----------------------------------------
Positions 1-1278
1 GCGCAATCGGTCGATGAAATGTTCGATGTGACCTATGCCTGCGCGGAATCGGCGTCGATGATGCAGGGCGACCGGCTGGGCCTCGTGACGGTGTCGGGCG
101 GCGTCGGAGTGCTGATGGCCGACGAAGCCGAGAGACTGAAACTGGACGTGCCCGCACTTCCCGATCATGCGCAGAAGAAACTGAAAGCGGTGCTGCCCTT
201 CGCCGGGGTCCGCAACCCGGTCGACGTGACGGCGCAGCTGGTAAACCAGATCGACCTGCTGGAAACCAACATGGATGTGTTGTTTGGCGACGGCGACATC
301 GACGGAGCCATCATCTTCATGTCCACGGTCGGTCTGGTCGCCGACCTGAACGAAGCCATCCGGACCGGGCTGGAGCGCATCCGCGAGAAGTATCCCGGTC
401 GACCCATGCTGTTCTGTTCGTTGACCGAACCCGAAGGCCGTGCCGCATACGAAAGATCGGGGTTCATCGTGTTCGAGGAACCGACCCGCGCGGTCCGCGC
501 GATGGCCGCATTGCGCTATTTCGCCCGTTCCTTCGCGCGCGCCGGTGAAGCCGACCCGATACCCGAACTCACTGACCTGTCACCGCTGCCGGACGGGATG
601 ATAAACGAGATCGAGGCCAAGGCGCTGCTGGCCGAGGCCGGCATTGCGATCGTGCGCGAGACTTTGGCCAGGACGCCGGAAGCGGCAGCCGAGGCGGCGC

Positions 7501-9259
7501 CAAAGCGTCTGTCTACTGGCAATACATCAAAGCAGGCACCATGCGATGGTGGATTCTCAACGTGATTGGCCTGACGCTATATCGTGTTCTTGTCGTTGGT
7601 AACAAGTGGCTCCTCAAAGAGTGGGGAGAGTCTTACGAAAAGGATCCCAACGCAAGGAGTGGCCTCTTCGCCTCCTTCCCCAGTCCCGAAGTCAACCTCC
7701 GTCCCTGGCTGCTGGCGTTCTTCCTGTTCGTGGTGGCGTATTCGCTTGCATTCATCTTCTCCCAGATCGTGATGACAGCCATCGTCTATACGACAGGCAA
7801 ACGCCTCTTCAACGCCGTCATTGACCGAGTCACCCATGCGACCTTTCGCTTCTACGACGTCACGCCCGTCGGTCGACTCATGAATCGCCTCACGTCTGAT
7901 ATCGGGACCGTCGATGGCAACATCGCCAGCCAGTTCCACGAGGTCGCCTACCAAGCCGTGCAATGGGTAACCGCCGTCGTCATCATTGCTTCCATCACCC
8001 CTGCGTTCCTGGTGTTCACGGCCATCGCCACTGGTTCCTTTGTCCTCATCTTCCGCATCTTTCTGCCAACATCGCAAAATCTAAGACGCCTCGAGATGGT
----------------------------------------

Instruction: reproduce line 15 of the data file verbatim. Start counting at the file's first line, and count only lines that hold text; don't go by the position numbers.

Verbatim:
8001 CTGCGTTCCTGGTGTTCACGGCCATCGCCACTGGTTCCTTTGTCCTCATCTTCCGCATCTTTCTGCCAACATCGCAAAATCTAAGACGCCTCGAGATGGT